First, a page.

Image provided by: University of Oregon Libraries; Eugene, OR
About Daily capital journal. (Salem, Or.) 1903-1919 | View Entire Issue (March 15, 1919)
THE DAILY CAPITAL JOURNAL. SALEM. OREGON. SATURDAY, MARCH 15, 1919,
C C Chapman Of "Oregon Merchants Inclined To Buy
Voter" May Address Chb ; As Little As Possibie, Now
Efforts are being made to have C. C. ! ... ,.
ira,nmn f th Oregon Voter address E- T- Barnes, who has been attending
the members of the Commercial club buyers' week at Seattle, says that lie j
next Monday evening. He'.will be askod found all merchants inclined t0 buy asj
to talk on State Chamber of Commerce !ittje a po8SiBe auu that even the!
nork and what such an organization' , . ,. , , !
, , , . B larger merchants are adopting n hand;
On account of the uiany other affalrVto mouth policy of buying,
in town last evening, but few came out! This policy is due to the fuet that
to the Commercial club to hear JiarV tmj morehftnt is taking n0 chance on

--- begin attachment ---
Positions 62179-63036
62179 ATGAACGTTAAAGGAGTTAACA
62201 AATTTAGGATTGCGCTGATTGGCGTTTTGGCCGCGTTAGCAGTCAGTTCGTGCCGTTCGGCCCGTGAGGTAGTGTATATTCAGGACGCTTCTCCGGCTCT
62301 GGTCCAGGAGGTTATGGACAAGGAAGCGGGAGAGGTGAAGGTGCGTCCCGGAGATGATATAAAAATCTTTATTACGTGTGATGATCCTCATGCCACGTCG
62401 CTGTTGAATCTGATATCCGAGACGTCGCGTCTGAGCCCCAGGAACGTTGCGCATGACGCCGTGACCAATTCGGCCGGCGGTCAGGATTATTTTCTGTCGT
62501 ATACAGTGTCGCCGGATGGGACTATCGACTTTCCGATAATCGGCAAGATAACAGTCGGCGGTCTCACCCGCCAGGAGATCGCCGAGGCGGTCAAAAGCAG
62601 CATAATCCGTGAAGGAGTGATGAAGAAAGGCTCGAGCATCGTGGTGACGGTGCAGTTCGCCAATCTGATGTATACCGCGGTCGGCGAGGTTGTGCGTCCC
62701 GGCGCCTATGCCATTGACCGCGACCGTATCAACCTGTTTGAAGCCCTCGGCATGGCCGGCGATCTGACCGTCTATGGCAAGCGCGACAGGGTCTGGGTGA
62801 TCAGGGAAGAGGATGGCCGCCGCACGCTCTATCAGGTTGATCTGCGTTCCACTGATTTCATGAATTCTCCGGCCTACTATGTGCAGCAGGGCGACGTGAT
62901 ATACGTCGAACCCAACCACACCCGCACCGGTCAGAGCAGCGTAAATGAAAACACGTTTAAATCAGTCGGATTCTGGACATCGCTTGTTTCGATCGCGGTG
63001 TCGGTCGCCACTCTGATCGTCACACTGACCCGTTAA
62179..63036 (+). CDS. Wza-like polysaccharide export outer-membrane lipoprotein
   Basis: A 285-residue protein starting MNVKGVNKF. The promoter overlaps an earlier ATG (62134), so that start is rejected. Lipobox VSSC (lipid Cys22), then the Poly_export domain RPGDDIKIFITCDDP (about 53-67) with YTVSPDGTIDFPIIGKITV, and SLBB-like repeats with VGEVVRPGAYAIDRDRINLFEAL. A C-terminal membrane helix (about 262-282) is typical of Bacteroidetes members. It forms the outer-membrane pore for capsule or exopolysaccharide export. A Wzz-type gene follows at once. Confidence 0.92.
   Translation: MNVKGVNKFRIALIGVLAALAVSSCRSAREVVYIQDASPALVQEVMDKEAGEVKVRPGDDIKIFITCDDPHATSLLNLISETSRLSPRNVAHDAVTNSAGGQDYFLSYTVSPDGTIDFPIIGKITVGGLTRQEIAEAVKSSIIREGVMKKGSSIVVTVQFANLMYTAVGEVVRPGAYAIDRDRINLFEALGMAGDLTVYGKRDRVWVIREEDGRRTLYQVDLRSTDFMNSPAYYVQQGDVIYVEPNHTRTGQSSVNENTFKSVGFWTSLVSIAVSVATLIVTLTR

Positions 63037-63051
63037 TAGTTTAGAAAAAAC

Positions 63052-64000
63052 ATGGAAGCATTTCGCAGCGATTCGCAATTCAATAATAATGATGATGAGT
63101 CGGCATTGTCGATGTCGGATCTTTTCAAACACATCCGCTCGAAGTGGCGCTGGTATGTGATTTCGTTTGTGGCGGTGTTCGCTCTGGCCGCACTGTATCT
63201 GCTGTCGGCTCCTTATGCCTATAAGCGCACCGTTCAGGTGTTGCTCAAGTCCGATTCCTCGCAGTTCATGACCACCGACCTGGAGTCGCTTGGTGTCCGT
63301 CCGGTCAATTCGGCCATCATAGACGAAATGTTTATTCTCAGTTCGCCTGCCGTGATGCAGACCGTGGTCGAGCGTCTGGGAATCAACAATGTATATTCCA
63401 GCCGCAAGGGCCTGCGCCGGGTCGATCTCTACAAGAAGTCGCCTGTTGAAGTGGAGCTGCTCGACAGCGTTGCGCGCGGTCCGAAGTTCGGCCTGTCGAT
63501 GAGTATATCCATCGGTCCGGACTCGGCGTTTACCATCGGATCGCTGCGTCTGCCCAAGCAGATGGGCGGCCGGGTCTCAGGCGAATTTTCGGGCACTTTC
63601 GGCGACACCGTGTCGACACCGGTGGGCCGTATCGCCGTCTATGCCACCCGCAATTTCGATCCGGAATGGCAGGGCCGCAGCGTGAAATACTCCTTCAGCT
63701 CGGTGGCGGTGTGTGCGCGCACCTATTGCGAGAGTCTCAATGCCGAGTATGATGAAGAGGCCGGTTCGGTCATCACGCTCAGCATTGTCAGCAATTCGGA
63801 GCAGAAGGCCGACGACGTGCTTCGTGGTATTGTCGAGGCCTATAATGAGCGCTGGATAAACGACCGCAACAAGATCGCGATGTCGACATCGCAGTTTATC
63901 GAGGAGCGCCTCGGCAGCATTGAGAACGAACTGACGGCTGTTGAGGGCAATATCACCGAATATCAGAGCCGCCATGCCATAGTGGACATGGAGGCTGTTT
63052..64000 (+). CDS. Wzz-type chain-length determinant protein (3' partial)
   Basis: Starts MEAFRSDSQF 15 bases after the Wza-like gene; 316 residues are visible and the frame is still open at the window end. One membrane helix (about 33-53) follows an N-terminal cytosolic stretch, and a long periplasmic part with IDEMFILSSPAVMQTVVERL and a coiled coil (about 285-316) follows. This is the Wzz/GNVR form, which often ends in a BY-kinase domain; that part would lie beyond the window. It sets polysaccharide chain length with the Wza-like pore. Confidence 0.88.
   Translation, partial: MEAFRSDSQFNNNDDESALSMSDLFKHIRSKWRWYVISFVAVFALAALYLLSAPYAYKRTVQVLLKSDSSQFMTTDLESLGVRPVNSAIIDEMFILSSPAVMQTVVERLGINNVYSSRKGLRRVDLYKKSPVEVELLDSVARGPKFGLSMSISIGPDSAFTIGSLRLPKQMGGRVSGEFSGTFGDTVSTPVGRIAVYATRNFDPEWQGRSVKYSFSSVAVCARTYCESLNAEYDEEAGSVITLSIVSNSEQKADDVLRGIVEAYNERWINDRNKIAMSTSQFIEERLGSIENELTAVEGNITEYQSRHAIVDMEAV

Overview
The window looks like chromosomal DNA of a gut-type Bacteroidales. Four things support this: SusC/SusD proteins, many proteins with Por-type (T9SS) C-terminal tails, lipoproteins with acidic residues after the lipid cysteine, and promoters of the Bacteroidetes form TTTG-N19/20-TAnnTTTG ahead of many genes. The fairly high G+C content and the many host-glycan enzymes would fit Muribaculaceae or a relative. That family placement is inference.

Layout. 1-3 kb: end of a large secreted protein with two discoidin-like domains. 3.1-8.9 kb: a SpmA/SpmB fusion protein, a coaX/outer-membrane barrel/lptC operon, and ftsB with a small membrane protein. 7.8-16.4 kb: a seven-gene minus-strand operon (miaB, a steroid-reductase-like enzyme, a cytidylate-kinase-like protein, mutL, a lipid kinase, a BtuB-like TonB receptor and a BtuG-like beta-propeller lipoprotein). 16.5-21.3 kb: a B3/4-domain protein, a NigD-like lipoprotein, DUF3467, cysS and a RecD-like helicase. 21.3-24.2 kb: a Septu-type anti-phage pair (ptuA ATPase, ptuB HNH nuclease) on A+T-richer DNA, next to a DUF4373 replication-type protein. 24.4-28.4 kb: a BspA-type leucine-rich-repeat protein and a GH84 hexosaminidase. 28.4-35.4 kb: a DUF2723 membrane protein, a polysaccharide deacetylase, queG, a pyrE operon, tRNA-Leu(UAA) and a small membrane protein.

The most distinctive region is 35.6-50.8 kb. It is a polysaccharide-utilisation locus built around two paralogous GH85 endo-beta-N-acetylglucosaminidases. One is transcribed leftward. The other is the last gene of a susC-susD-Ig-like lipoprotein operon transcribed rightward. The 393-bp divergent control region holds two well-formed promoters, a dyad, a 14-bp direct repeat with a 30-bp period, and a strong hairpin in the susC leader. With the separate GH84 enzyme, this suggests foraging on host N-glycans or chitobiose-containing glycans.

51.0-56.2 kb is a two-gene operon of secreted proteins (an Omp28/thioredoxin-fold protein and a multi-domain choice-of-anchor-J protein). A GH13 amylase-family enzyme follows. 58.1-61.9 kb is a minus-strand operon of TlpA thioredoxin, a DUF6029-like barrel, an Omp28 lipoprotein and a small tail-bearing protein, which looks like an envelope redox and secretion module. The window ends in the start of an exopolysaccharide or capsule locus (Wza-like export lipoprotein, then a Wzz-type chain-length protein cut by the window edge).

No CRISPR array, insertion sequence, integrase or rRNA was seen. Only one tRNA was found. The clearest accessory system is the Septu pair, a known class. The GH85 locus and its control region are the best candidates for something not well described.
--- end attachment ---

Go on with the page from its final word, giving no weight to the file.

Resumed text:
Woodruff of Portland talk on the d-;,01ldiBg u n werchandi9e off a failing
tugs of the Btnto Chamber ol commer-i , ? , ,
. market and also on a most uncertain
Anion? the other claims made by Mr. market.
Woodruff as to what a state chr.mber of The cost, of production caused by the
... .. . m .1 1... !..(.- .:tl
rom 'iorce could aeompnsn was tnat 01 mguur luues.uriuuiiuru u3 muui m;
Securing some of the $9,000,000 reclama-l keep prices up on all goods, Mr. Barncsi
..... l.l !,!, 1. 4l.A
no,. iii.,ii3 to wnuh tile slate via en-; woubui, ubh mm. m iv. ,..
titled to a part, but has never received, i material becomes cheaper, there w ill be
Wm rtiw. iura 4(Ph
11 11 I Ho 0 u HU UU U u ,M?,a uthaiW ii liLssil y
Mr. Woodruff intimated that Port
land did not expect to be the whole
.thing in the State Chamber of Com
merce but that each commercial club
would have the same number of votes.
some reductions in price.
For instance, Mr. Barnes noted that
for fall quotations, there was a tend
ency for lower prices in all staple dry